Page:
You’ll also develop a neat assortment of grenades to make things interesting, with options to create your own jump pads, slow enemies in sticky bile or bait them into easy kill spots – or even to lure prey into a predator’s path, occasionally to unlock a hidden area but mostly just for fun. Along with an enticing game world that’s ripe for off-the-beaten-track exploration, Journey to the Savage Planet really does open itself up nicely to be played however you want to.
You’re absolutely free to chase the core missions that ultimately lead you to a final boss fight – there’s even an achievement/trophy for completing the game in less than four hours – but it’s really not a good idea. Not only are you missing out on the best part of what the game has to offer but without a good few upgrades, notably to your health and pistol, then the final parts of the game can be incredibly tedious and frustrating – trust us, we tried and died. A lot.
Instead, it pays to explore and focus on the first round of Science Experiments that you’ll soon unlock. Initially, they seem like fun, optional objectives but, once completed, they level up your ranking and unlock a number of new upgrades that make survival that much easier, as well as enabling you to reach previously unexplored areas. Coupled with a constant supply of Goo-fuelled boosts to your health bar they can make a huge difference and make the game that much more enjoyable.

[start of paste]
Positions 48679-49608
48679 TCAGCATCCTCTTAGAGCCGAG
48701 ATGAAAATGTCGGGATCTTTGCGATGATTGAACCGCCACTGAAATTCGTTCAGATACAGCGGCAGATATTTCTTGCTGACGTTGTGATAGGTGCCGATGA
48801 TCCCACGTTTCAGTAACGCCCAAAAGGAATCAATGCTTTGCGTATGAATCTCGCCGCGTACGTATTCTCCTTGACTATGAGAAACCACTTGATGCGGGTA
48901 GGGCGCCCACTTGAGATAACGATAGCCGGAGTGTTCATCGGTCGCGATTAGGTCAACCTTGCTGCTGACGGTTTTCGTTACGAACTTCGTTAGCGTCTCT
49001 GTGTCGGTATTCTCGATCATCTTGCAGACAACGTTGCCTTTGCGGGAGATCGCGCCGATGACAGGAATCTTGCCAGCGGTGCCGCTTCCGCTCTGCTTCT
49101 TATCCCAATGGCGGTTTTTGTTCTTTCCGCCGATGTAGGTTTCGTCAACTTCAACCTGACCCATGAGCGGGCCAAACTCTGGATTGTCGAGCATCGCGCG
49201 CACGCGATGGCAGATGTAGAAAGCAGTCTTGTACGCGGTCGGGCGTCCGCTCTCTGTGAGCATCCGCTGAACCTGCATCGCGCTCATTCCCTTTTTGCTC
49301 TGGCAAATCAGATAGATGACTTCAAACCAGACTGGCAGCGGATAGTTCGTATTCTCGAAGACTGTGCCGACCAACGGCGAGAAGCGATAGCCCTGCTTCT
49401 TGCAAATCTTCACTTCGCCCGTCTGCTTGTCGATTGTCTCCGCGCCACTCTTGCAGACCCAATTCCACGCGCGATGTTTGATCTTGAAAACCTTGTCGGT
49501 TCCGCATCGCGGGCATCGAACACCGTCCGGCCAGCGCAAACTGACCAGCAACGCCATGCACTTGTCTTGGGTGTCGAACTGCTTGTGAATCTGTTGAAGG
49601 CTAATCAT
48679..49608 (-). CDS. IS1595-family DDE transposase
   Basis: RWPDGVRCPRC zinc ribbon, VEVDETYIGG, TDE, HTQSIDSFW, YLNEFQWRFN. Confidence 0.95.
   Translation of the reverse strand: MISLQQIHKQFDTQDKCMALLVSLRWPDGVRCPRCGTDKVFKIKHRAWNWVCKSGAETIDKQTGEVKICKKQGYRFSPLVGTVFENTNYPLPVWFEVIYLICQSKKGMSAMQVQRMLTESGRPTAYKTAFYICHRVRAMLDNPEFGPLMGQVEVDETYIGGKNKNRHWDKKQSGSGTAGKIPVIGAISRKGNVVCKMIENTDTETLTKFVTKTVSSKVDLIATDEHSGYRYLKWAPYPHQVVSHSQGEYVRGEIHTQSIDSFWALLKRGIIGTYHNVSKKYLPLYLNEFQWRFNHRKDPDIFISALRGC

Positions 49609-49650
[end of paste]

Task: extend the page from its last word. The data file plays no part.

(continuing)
This is perhaps one of the game’s key strengths. While the navigation may lack the finesse and fluidity of the likes of a big-budget Tomb Raider, it really doesn’t feel like there are many areas that are off-limits. Sure, there is the odd invisible wall but we frequently found ourselves venturing into areas we thought may be out of bounds – but instead led us to more collectables or gave a handy shortcut.
The fact that large sections of the game are suspended high above the clouds still gives you reason to be careful, though, but thankfully many missed jumps will simply respawn you back with just a little damage to your health.
If you do fall onto something more deadly, or perhaps find yourself trapped and beaten down by some of the tougher enemies, there is a decent teleportation network that doubles up as your fast travel system that can get you back in the action quite quickly – with the chance to track down your corpse and regather any resources you were carrying at the time.
One thing that is missing is any kind of in-game map. Admittedly this does give your exploration a bit more of a pioneering feel, as you really don’t know where that next pathway is going to lead you (although you can often see distant sections to head for). But while the game has a familiar compass on the HUD to guide you in the direction of your objectives it’s not always obvious how to get there.